- Favourite poems or haiku - Students could record themselves reading their favourite poem or haiku, you could then embed the videos into a webpage or blog as a class poetry collection.
- Live tutoring support - This looks like an ideal tool for supporting distance learners and doing 'face to face' tutorials.
- Video interviews - You could get in touch with someone for your class to interview. Just have one computer plus camera set up in class, and a visiting expert, friend or colleague on the other end for your students to interview. They could also interview an expert in groups from home with a conference call.
- Video lesson with conferencing - You could use the conference call to video cast your lessons to a group of distance learners.
- Video twitter - using the feed feature you could create a kind of video Twitter, with your students video micro-blogging about learning English, their day at school, or any topic they find interesting.
- Text and video message - Using the video email feature, you could record a video of yourself reading a text, then add the text within the email message. You could include some errors in the text and get them to watch the video and correct the errors.
- Create a collaborative story - Email students a video with the first line of a story and ask them to record your line of the story and add their own, then pass it back, or pass it on to another student. This way you could build up a story between the group over a period of time.
- Tip of the day, word of the day - Send you students a tip or word of the day by video email. These could be exam tips, study tips, recommended websites, or words and definitions.
- Video dictation - Send a video email of yourself dictating a text and ask your students to watch and write the text in the email and send it back to you for correction.
- It' a great real life IT skill as these kinds of tools are going to become a normal part of our day to day work and pleasure daily routine.
- IT adds an element of personalisation to your lessons and materials and can make it easier to build up rapport, especially with distance students.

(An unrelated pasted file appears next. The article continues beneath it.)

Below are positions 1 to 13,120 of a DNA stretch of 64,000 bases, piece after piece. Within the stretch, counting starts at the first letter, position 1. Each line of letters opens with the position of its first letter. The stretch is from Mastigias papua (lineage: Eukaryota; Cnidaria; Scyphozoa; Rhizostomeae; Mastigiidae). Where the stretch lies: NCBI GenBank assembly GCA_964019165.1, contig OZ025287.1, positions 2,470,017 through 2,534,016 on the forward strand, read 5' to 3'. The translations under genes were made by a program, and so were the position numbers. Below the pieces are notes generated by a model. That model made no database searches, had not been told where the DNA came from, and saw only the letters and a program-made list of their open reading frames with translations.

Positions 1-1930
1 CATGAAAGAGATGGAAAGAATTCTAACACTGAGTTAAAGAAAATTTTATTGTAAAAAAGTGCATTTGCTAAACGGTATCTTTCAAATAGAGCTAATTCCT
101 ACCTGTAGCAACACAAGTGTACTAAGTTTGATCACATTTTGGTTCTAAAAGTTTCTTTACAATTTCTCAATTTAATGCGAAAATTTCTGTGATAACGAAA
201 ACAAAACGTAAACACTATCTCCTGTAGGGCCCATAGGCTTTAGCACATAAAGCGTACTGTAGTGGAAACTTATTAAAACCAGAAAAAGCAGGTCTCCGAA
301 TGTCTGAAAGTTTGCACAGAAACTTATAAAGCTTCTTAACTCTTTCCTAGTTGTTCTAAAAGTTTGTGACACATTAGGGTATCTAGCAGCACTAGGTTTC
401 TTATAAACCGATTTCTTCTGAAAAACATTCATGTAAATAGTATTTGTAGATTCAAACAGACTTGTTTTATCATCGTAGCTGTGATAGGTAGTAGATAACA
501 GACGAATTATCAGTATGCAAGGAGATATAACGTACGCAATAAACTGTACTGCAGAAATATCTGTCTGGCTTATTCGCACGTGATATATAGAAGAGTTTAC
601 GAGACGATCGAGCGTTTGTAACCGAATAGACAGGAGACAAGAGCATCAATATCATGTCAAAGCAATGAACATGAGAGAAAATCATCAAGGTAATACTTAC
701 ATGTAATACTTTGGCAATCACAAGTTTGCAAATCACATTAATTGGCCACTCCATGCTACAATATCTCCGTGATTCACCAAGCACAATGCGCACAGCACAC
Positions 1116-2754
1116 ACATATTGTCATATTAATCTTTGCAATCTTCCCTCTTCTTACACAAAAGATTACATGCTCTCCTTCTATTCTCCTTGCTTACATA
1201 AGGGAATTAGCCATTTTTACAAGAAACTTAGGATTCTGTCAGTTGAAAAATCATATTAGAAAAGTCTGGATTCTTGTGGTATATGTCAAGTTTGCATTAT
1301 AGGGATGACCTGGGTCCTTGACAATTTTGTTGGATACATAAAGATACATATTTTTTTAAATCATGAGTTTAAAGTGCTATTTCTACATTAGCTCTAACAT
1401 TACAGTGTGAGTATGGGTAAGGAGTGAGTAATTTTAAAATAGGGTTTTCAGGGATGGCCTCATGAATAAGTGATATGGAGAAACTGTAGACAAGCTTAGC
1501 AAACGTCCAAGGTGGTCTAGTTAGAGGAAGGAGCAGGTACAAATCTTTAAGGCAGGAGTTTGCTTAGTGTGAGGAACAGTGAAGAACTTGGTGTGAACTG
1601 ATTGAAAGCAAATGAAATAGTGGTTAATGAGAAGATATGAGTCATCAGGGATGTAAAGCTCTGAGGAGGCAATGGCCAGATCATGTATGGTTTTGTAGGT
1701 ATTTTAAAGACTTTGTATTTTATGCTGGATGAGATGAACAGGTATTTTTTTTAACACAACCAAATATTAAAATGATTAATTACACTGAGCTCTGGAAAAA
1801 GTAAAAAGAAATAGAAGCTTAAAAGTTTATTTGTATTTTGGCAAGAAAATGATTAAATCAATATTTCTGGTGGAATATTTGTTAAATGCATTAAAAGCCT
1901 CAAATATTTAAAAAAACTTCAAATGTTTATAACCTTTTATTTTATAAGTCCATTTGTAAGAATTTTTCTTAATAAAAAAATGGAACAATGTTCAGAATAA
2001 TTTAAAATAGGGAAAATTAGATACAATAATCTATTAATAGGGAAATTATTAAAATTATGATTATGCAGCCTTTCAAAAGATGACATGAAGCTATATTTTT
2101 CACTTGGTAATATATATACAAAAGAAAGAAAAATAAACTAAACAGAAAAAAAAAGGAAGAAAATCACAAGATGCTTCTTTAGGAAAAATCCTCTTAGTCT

- It can help you get some one-to-one time with your students.
- You can use it to create some really nice personalised materials.
- Students can use it (with caution) to find people with similar interests to talk to or to do learning / language exchanges.
- As ever be sure your students are aware of how to protect their privacy and that they don't share any personal information or contact details with people they don't know.
- Try to keep any video messages you make quite short or they will become slow / bandwidth heavy to watch. This is almost certainly a tool that will be more useful to broadband users.
- Students are going to need a webcam and a microphone of course.
- Even though inappropriate use can be reported, someone has to see it to report it, so if that is going to be one of your students, make sure they know how to report anything that disturbs them.
- You have to be careful with any tool that enables mass communication, even if it's only email, but despite that I think that tokbox is a fantastic product and one which can really enhance your teaching and your students learning. I think they have come up with a fantastic product that could become a market leader in the field of web based video communications.
- Appearance is important, so watch out for bad hair days, hangovers ad make sure you wear something nice and try to find a room with some good natural light.
Fantastic! Hope you and your students enjoy it. Happy EFL video conferencing